Overall, “Falling Up” is a truly brilliant book that contains some of Shel Silverstein’s most memorable poems and many adults and children will definitely enjoy the wacky humor of these poems!  I would highly recommend this book to children ages six and up since there are some suggestive content in this book that adults might want to discuss with their children about.

[BOOK REVIEW] Amos and Boris by William Steig

Title:  Amos and Boris

Author:  William Steig

Genre: Animal / Adventure / Friendship

Year Published: 1971

Year Read: 2010

Publisher:  Perfection Learning

Source:  Library

Content Rating:  Ages 5+  (Near Death Experience)

Buy on:  Amazon  //  Book Depository 

I have been reading William Steig’s works ever since I was little and now I have just recently read his most heartwarming book yet, “Amos and Boris.” “Amos and Boris” is a children’s book by William Steig which is about a small and adventurous mouse named Amos who finds a friend in a huge whale named Boris when Amos was lost at sea and Boris saves his life. “Amos and Boris” is truly a beautiful children’s book that will be an instant favorite among children for many years!

Oh my goodness! I have to catch my breath here! When I mentioned that this book is simply breathtaking, it really took my breath away! William Steig has certainly done an excellent job at both writing and illustrating this story about the importance of true friendship. What I loved the most about William Steig’s writing is his ability to use extremely advanced words but makes those advanced words flow beautifully with the story and also making the story sound so exotic. I also loved the theme of friendship in this book as Boris and Amos are truly inseparable friends as they would do anything to help each other out in their troubling situations and I loved how Amos and Boris kept on telling each other that they will never will forget each other, no matter how different they are from each other. William Steig’s illustrations are simply beautiful, especially of the images of Amos sailing out into the ocean and you can see the stars in the sky and a beautiful view of the blue ocean and the large grey whales sprouting water from their breathing holes. My favorite images in this book are of the ones where Amos is seen riding on Boris’s back as they truly look like the inseparable pair that the book beautifully promotes.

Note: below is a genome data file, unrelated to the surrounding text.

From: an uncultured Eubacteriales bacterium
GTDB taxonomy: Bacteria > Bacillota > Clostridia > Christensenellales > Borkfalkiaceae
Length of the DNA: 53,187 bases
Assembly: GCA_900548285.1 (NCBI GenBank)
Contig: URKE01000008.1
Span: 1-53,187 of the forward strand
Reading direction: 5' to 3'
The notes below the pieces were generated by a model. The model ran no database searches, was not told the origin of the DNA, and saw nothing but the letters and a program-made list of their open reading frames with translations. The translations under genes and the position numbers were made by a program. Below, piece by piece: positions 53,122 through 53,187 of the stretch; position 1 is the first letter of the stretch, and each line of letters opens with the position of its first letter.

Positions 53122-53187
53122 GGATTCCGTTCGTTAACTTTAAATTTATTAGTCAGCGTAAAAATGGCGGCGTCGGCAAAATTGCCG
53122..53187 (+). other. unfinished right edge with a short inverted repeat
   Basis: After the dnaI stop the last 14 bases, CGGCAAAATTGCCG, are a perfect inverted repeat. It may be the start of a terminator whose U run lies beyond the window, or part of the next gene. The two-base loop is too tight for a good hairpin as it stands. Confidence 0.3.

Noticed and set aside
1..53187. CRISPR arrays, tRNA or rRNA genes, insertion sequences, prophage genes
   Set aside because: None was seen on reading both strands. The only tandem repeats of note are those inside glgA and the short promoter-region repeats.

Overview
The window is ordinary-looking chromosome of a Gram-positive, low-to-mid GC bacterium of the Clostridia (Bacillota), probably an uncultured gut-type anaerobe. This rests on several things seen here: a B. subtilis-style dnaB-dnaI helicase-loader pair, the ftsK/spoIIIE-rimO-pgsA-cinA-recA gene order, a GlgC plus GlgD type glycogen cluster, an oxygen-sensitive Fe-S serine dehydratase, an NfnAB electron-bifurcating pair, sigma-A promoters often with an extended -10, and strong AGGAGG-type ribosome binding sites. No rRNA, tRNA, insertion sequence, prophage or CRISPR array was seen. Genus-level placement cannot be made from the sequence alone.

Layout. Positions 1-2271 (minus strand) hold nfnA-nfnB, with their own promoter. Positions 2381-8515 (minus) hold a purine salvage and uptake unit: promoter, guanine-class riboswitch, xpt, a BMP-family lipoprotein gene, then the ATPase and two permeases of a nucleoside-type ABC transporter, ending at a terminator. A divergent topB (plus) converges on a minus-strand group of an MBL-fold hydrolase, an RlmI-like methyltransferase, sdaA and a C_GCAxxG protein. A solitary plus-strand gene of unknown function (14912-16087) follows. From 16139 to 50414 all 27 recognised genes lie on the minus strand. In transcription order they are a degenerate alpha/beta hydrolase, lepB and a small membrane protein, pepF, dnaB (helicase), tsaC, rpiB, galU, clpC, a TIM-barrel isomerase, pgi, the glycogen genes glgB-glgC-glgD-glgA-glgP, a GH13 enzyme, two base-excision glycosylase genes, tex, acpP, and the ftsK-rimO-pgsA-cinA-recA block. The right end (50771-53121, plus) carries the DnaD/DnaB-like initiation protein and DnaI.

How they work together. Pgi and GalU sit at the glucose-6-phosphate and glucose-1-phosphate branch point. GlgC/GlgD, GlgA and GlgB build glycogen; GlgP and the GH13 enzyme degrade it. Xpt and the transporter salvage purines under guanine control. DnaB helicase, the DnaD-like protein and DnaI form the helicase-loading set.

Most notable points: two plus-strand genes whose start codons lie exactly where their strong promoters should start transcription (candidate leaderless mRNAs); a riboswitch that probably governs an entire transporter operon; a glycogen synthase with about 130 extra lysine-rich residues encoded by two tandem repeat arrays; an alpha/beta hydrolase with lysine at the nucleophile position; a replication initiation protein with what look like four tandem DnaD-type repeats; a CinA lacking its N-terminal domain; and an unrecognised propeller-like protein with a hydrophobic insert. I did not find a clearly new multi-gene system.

Parents need to know that this book might be a tad bit too long for smaller children to handle, so probably the best solution to this problem is if the parent reads one half of the book on the first day and then read the second half of the book the next day so that way, smaller children would be able to keep up an interest in the book.

All in all, “Amos and Boris” is a true classic that you should not put down and anyone who wants to learn about the true meaning of friendship can definitely check this book out! I would recommend this book to children ages five and up since the length of this book might bore smaller children.